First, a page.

And yet she did break down, and had to be rescued by a man. And then there’s the prim old-fashioned woman who insists that a community of survivors sticks to their Christian decency. Or the ditzy girl besotted with Hollywood who believes that they only need to hang in a few weeks until the Americans come save them. Or the girl who sits sewing in the dark rather than figuring out how to start a “dirty old” generator, and finds herself on the receiving end of a spiel from one of the male characters. It’s not completely clear-cut, but in general, woman in The Day of the Triffids tend towards being hysterical or hopeless or ignorant, while men tend towards being resourceful or wise or forward-thinking. Even the male antagonist introduced towards the end is perfectly efficient and intelligent, just ruthless as well.

I don’t want to blame Wyndham too much for this, though – he doesn’t entirely reduce women to caricatures, and after all, the book was written in 1951 and the author himself was a product of the conservative stiff-upper lip British Empire. Which brings me to the second point, which is the fundamentally quaint Englishness of the novel. Brian Aldiss famously accused Wyndham of writing “cosy catastrophes,” which I can sort of understand – despite featuring many suicides, reflections on the horror of losing a whole civilisation, outright murders and tragic deaths, he does tend to skim over the grisly nature of a post-apocalyptic world. In particular, after Bill leaves London and is driving through the countryside, he often mentions witnessing “many unpleasant sights,” yet never details what they are. It doesn’t do to dwell on it, you see? Let’s pull together, have some tea and this will all be over by Christmas.

Okay, it’s not that bad – it’s not bad at all, if you look at the book in the context of its era. The characters display resilience in the face of armageddon, but they don’t kid themselves about the long-term consequences of their situation. When I first read the book I chalked it up to that comfortingly nostalgic British attitude that any Australian schoolboy picks up from the ABC, but now that I think of the book as a product of its time, it’s probably a lingering effect of World War II stoicism. Speaking of which, the horror of blindness in the face of danger is reminiscent of the enforced blackouts of the Blitz, which probably also influenced scenes of a ruined and devastated London. Or perhaps – with one character quoting “Ozymandias,” and Bill comparing the ruins to Ancient Egypt and Greece – it simply speaks to that great British anxiety of the 1940s and ’50s: imperial decline.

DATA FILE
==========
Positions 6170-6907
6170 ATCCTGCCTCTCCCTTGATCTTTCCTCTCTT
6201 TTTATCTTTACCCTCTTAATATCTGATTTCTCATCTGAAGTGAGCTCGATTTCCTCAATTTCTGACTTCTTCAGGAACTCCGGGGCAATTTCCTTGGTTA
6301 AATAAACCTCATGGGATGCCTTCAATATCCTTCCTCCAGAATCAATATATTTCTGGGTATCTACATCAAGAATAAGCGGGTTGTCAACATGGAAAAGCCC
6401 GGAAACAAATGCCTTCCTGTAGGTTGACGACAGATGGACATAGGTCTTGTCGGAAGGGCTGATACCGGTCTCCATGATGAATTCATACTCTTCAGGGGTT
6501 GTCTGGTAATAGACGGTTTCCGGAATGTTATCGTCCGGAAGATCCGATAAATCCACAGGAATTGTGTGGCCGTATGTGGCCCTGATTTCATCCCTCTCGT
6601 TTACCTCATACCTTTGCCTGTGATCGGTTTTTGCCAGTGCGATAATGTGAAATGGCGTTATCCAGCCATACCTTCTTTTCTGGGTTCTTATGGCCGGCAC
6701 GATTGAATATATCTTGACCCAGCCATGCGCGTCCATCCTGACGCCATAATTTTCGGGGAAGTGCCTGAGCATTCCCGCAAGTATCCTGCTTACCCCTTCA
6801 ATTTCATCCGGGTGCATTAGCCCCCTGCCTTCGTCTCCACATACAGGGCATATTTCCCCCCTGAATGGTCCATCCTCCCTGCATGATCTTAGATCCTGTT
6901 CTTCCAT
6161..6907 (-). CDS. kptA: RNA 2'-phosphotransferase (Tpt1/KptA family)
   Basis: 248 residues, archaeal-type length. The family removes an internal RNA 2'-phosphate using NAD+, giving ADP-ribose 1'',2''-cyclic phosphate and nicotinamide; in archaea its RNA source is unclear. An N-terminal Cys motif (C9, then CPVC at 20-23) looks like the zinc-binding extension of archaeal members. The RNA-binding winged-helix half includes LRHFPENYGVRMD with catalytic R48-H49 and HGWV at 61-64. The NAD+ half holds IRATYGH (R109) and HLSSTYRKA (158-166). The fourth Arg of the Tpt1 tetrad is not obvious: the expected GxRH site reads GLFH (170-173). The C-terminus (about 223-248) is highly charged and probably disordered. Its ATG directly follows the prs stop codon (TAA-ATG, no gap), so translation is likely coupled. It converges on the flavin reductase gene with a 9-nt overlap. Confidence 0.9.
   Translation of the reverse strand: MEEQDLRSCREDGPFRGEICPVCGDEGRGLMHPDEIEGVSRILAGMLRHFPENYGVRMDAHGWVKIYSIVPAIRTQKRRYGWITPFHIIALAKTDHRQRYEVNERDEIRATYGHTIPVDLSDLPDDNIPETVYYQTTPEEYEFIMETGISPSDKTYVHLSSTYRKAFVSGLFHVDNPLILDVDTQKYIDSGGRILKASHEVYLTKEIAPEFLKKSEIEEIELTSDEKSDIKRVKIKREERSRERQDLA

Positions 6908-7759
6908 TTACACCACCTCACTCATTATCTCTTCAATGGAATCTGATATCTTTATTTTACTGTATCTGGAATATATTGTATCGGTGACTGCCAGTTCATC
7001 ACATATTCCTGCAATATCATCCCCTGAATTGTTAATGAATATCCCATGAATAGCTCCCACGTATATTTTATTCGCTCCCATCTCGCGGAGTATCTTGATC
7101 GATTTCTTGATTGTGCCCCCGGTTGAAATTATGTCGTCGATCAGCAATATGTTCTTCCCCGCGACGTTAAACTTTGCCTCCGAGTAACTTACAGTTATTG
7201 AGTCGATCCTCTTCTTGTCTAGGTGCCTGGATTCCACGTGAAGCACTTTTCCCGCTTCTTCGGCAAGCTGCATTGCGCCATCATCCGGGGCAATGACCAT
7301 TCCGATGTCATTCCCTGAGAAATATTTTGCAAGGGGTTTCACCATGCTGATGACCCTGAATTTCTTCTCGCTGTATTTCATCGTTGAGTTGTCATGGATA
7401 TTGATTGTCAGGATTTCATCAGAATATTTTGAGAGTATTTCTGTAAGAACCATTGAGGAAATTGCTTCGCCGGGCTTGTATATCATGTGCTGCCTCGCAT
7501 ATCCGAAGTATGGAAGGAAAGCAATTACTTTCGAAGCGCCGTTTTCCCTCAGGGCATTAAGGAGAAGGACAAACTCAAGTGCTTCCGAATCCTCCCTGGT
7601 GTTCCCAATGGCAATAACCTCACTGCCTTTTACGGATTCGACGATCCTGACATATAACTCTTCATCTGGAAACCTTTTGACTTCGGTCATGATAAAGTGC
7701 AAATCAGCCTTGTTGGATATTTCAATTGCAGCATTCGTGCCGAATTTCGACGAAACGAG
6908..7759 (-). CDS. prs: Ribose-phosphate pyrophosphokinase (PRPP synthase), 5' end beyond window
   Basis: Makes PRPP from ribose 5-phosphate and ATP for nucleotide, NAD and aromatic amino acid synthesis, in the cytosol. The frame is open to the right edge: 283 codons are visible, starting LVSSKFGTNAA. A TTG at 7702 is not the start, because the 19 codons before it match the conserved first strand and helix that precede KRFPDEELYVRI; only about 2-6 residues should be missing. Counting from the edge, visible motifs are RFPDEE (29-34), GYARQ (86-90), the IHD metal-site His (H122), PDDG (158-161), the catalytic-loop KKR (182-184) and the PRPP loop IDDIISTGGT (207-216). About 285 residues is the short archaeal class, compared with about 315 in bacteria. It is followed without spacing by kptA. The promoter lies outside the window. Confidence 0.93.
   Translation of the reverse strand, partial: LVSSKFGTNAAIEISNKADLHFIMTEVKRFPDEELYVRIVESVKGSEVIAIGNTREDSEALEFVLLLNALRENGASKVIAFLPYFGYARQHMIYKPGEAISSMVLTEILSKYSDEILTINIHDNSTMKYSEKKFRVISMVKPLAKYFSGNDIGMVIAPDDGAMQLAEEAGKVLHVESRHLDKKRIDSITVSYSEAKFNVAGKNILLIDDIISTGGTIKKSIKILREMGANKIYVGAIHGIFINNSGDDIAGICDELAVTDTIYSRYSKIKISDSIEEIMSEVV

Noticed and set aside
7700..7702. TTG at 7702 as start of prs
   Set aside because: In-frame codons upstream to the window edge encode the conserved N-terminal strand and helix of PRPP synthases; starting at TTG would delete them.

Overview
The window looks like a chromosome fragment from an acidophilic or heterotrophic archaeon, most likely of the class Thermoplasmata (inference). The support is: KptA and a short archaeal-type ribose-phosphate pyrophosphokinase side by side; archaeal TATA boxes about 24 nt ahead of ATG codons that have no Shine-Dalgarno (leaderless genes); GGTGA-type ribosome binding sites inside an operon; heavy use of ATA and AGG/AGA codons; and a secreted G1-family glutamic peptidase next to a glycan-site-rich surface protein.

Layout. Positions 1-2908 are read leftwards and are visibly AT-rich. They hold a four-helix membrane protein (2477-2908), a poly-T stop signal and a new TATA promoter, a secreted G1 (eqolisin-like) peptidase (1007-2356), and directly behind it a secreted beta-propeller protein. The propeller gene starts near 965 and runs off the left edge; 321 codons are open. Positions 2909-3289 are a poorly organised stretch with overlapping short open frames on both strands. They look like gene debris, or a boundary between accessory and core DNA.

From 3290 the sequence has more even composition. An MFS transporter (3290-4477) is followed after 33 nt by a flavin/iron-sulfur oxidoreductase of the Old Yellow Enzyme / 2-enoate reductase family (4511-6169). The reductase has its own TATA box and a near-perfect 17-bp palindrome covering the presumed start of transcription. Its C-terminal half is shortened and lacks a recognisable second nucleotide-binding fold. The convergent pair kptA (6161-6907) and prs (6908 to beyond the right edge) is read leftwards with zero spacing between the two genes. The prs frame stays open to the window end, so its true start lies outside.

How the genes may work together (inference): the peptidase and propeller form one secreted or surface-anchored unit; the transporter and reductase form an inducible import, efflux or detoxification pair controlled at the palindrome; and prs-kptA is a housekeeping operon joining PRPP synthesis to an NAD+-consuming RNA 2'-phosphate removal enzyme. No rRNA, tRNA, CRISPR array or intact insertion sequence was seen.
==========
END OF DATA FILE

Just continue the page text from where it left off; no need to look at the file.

In spite of its flaws, I would never dream of giving The Day of the Triffids less than a glowing review and a 10/10 score. Perhaps this is because it is so firmly lodged in my childhood memory as one of the greatest books I ever read, or perhaps it’s because it really is a taut, convincing post-apocalyptic story that presents a number of fascinating themes and concepts tied into a highly readable and concise narrative. The Day of the Triffids is one of the finest science fiction novels of the 20th century, and I can easily forgive Wyndham the occasional old-fashioned bump in the road.